Investing Activities
Cash used in investing activities for the year ended July 31, 2019 was $246.4 million, as compared with $95.4 million for the year ended July 31, 2018, an increase of $151.0 million. The increase includes the acquisition of BOFA for $96.0 million in fiscal 2019 and higher capital expenditures of $53.2 million which were primarily related to investments to expand production capacity.
Financing Activities
Cash flows used in financing activities generally relate to the use of cash for payment of dividends and repurchases of the Company’s common stock, net borrowing activity and proceeds from the exercise of stock options. To determine the appropriate level of payouts, the Company considers recent and projected performance across key financial metrics, including earnings, cash flow from operations, and total debt. Dividends paid for the years ended July 31, 2019 and 2018 were $99.7 million and $94.7 million, respectively. Share repurchases for the years ended July 31, 2019 and 2018 were $129.2 million and $122.0 million, respectively.
Cash used in financing activities for the year ended July 31, 2019 was $123.3 million, as compared with $268.8 million for the year ended July 31, 2018, a decrease of $145.5 million. The change in cash used for financing activities is primarily due higher repayments of long-term debt in 2018.
Financial Condition
The Company’s total capitalization components and debt-to-capitalization ratio at July 31, 2019 and 2018 was as follows (in millions):
 
 
July 31,
 
 
2019

 
%

 
2018

 
%

Short-term borrowings
 
$
2.1


0.1
%
 
$
28.2

 
2.0
%
Current maturities of long-term debt
 
50.2

 
3.3

 
15.3

 
1.1

Long-term debt
 
584.4

 
38.2

 
499.6

 
35.7

Total short-term borrowings and debt
 
$
636.7

 
41.6
%
 
$
543.1

 
38.8
%
 
 
 
 
 
 
 
 
 
Shareholders’ equity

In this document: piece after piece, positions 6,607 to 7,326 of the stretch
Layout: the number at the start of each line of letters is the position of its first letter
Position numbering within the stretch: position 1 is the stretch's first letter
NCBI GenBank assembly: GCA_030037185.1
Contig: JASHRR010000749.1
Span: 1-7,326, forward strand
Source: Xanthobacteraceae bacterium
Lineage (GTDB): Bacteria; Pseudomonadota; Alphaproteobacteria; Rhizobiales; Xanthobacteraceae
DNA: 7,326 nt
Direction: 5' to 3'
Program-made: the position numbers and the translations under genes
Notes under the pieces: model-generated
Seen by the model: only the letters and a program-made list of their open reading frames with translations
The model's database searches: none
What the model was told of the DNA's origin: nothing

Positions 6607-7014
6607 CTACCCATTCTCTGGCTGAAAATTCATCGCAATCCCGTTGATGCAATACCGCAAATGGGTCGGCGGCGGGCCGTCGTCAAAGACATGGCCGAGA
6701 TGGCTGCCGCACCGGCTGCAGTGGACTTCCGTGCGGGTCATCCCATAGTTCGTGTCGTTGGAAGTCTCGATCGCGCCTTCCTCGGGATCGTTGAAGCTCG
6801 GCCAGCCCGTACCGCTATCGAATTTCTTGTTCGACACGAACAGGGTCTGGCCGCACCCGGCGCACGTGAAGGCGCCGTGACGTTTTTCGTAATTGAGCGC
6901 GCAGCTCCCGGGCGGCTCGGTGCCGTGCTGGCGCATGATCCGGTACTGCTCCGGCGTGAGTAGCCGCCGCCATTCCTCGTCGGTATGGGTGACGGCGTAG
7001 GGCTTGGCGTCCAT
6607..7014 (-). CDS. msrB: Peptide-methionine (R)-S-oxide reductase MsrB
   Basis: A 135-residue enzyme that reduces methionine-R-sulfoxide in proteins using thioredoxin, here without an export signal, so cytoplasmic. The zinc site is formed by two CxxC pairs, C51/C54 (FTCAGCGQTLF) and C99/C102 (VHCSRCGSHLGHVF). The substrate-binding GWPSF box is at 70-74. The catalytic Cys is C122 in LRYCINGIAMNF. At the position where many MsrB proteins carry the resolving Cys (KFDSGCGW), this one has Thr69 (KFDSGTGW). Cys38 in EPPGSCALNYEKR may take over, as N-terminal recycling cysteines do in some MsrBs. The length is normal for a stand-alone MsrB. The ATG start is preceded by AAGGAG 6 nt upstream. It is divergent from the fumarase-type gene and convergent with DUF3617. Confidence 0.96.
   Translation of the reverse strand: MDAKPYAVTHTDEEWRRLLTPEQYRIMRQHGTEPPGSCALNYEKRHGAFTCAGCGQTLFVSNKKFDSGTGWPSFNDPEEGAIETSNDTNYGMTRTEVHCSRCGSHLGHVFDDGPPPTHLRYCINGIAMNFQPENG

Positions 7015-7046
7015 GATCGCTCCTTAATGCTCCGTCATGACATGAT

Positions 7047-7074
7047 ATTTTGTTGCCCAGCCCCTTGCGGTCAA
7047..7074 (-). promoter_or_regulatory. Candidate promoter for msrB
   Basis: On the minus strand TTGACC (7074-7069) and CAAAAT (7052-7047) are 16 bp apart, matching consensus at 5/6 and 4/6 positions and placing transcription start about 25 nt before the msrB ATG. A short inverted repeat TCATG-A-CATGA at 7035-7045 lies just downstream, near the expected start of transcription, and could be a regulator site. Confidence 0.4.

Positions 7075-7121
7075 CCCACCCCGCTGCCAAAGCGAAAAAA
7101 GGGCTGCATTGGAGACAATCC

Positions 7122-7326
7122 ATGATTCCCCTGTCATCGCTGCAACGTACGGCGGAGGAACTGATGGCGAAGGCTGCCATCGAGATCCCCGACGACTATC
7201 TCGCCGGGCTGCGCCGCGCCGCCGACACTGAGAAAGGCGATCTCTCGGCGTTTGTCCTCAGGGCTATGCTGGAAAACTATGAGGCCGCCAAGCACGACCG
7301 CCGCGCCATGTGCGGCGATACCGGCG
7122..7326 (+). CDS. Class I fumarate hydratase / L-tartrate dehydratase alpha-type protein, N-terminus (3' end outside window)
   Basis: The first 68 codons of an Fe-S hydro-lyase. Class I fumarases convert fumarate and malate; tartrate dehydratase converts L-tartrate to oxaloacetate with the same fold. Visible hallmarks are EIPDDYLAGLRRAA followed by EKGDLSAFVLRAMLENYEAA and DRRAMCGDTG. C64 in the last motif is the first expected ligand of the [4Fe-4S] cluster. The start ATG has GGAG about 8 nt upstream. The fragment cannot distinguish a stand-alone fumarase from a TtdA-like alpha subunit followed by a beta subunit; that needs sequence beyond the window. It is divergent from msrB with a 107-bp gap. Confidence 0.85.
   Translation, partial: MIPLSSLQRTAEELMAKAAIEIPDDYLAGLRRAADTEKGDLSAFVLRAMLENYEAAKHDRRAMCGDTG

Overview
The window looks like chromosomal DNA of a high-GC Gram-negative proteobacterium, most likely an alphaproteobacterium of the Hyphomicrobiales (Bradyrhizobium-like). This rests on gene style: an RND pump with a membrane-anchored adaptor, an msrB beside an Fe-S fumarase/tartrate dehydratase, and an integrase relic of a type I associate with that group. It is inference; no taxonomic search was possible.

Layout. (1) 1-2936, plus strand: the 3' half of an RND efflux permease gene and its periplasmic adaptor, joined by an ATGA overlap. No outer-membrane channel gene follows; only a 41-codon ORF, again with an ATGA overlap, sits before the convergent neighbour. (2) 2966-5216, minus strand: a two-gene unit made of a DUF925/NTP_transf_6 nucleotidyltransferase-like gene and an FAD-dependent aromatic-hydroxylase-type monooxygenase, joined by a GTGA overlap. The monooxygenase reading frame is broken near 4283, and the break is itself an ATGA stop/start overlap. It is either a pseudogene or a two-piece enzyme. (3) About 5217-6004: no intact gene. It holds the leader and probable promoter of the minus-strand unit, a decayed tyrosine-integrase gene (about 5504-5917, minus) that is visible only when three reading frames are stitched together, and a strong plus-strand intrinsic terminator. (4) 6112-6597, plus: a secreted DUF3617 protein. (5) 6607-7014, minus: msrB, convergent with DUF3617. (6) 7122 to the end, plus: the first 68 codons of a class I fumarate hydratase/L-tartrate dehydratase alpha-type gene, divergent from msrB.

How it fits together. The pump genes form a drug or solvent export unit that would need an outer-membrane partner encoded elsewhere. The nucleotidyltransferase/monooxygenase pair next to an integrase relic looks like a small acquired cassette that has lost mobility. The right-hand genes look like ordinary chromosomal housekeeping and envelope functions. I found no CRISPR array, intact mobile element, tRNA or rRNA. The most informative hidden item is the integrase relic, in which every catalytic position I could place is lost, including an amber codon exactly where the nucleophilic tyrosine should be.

892.7

 
58.4
%
 
857.8

 
61.2
%
Total capitalization
 
$
1,529.4

 
100.0
%
 
$
1,400.9

 
100.0
%
As of July 31, 2019, total debt, including short-term borrowings and long-term debt, represented 41.6% of total capitalization, defined as total debt plus total shareholders’ equity, compared with 38.8% at July 31, 2018.

18



Long-term debt outstanding at July 31, 2019 was $584.4 million compared with $499.6 million at the prior year end, an increase of $84.8 million, driven primarily by the funding needs for the acquisition of BOFA.
Accounts receivable, net at July 31, 2019 was $529.5 million, as compared with $534.6 million at July 31, 2018, a decrease of $5.1 million. Accounts receivable, net decreased due to the impact of foreign exchange rates as well as improvements to timing of collections. Days sales outstanding were at 65 days as of July 31, 2019, down from 66 days as of July 31, 2018. Days sales outstanding is calculated using the count back method, which calculates the number of days of most recent revenue that is reflected in the net accounts receivable balance.
Inventories, net at July 31, 2019 was $332.8 million, as compared with $334.1 million at July 31, 2018, a decrease of $1.3 million. Inventory turns were 5.6 times per year as of July 31, 2019 and 2018. Inventory turns are calculated by taking the annualized cost of sales based on the trailing three-month period divided by the average of the beginning and ending net inventory values of the three-month period.
Accounts payable at July 31, 2019 was $237.5 million, as compared with $201.3 million at July 31, 2018, an increase of $36.2 million. Accounts payable increased primarily due to higher capital expenditures outstanding as of July 31, 2019.
Off-Balance Sheet Arrangements
The Company does not have any off-balance sheet arrangements, with the exception of the guarantee of 50% of certain debt of its joint venture with Caterpillar Inc., Advanced Filtration Systems Inc. (AFSI). As of July 31, 2019, the joint venture had $38.8 million of outstanding debt, of which the Company guarantees half. The Company does not believe that this guarantee will have a current or future effect on its financial condition, results of operations, liquidity or capital resources.
Contractual Obligations
The following table summarizes the Company’s contractual obligations as of July 31, 2019, for the years indicated (in millions):
 
 
Payments Due by Period
 
 
Total
 
Less than
1 year
 
1 - 3
years
 
3 - 5
years
 
More than
5 years
Long-term debt obligations
 
$
634.4

 
$
50.0

 
$
294.9

 
$
140.0

 
$
149.5

Capital lease obligations
 
0.2

 
0.2

 

 

 

Interest on long-term debt obligations
 
72.4

 
10.0

 
18.9

 
18.8

 
24.7

Operating lease obligations
 
82.8

 
24.0

 
28.8

 
11.0

 
19.0

Purchase obligations (1)
 
173.2

 
161.5

 
9.3

 
2.4

 

Pension and deferred compensation (2)
 
49.3

 
7.9

 
7.0

 
6.7

 
27.7

Total (3)
 
$
1,012.3

 
$
253.6

 
$
358.9

 
$
178.9

 
$
220.9


(1)